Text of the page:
How To Practice the Clean Slate Meditation

Clean slate
The clean slate meditation is a simple beginner's meditation with great stress management benefits. Justin Horrocks/E+/Getty Images

Meditation brings fantastic benefits for health, wellbeing, and stress management. Unfortunately, many people don't try meditation because they feel it may be too complicated, or they fear they're not 'doing it right'. Here's a meditation technique (a form of vipassana/insight meditation) that's so simple a child can easily learn it, and it can be practiced anywhere. Use it as method to learning meditation, or as an addition to your existing repertoire of meditation techniques.

Here's how this simple meditation works:

Difficulty: Easy

Time Required: 5 to 45 Minutes

Here's How:

  1. Find a comfortable place to sit or lie down. (The position doesn't matter, just as long as you're comfortable enough to relax, but not so comfortable that you easily fall asleep.) Be sure you have a few free minutes, and set a timer or an alarm if you need to be finished at a certain time. (Many people find that cell phone timers work great for this purpose.)
  2. Breathe deeply from your belly, relax your shoulders, and spend a moment letting the tension in your body escape through your breath. (This breathing meditation can help if you're having trouble relaxing.) Then, imagine a blank slate in your mind. Just envision pure whiteness. (You may leave your eyes open, but most people prefer to close their eyes.)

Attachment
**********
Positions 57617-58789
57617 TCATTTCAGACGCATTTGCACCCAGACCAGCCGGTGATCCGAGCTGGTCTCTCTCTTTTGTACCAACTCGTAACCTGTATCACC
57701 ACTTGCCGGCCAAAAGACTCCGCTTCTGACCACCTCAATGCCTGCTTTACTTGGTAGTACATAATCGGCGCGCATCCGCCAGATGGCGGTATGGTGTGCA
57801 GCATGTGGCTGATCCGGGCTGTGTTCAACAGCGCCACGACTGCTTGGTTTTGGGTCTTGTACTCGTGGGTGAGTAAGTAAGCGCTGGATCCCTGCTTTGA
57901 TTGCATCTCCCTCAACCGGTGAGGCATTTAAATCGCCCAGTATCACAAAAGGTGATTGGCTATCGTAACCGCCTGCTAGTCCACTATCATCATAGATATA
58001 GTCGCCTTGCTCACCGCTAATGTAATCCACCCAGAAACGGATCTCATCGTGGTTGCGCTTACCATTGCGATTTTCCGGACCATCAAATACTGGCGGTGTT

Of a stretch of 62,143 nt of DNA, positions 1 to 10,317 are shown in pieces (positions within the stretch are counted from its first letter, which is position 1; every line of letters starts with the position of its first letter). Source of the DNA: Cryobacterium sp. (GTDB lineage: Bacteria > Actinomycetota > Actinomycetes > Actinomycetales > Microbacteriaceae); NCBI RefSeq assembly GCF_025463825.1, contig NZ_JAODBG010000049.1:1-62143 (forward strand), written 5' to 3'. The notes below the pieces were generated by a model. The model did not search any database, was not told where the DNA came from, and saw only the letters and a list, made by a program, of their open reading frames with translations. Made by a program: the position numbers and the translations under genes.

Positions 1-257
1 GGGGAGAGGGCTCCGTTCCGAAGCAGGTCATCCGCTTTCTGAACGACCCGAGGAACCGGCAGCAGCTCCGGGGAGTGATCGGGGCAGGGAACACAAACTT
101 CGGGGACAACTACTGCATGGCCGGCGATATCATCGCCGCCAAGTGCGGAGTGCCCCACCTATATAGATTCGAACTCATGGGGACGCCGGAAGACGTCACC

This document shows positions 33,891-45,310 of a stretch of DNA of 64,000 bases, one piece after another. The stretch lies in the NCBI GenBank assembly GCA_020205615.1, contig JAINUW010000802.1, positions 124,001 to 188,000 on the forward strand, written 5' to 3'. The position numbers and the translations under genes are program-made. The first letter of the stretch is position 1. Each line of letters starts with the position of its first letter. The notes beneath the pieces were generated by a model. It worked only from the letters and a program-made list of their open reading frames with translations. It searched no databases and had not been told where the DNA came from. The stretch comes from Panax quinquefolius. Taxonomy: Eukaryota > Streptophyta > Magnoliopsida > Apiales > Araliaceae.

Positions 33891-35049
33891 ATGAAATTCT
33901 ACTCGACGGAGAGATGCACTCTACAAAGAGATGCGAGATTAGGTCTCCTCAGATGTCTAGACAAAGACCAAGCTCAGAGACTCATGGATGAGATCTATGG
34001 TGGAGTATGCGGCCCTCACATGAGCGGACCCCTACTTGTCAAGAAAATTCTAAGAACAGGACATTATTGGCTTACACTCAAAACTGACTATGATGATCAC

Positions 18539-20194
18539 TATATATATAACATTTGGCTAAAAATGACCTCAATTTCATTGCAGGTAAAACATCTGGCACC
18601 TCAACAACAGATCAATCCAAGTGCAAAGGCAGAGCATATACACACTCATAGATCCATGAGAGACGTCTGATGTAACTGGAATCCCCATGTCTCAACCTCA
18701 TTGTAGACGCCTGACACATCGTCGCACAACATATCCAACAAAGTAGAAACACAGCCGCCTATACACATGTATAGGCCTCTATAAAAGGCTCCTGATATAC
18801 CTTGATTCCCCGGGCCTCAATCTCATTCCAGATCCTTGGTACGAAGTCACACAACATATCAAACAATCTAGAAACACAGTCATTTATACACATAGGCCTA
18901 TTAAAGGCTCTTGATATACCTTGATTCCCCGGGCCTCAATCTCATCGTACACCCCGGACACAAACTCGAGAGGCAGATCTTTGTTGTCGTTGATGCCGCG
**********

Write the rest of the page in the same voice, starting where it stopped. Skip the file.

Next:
3. As thoughts, feelings or images come into mind--and they likely will--imagine wiping them away and 'cleaning the slate' again. Repeat this each time a thought, feeling or impression comes to mind; simply wipe the slate clean and return to a mental image of pure white.
  1. Keep breathing, keep relaxing, and keep maintaining your clean slate until your timer goes off. Take another moment, and return to your day feeling more relaxed and refreshed.


  1. If you're a beginner, start out with short meditations--5 or 10 minutes--and increase their length as you go. Remember, with meditation, repetition counts, so it's more important to maintain a consistent practice than lengthy sessions. Daily 5-minute meditations are more beneficial than one 40-minute meditation once a week (though both scenarios have their benefits).
  1. If you're more practiced at meditation and can maintain regular, longer sessions, try it! Regular meditation brings many long-term benefits. (Read about the benefits of meditation here.)
  2. This is an excellent meditation for children. If you talk a child through the instructions, they can develop a meditation practice that can help with the stresses of childhood as well as the stress of the challenges they will face as adults. (It can also be helpful for sleep!)

What You Need:

  • A quiet place
  • A timer
  • A few free minutes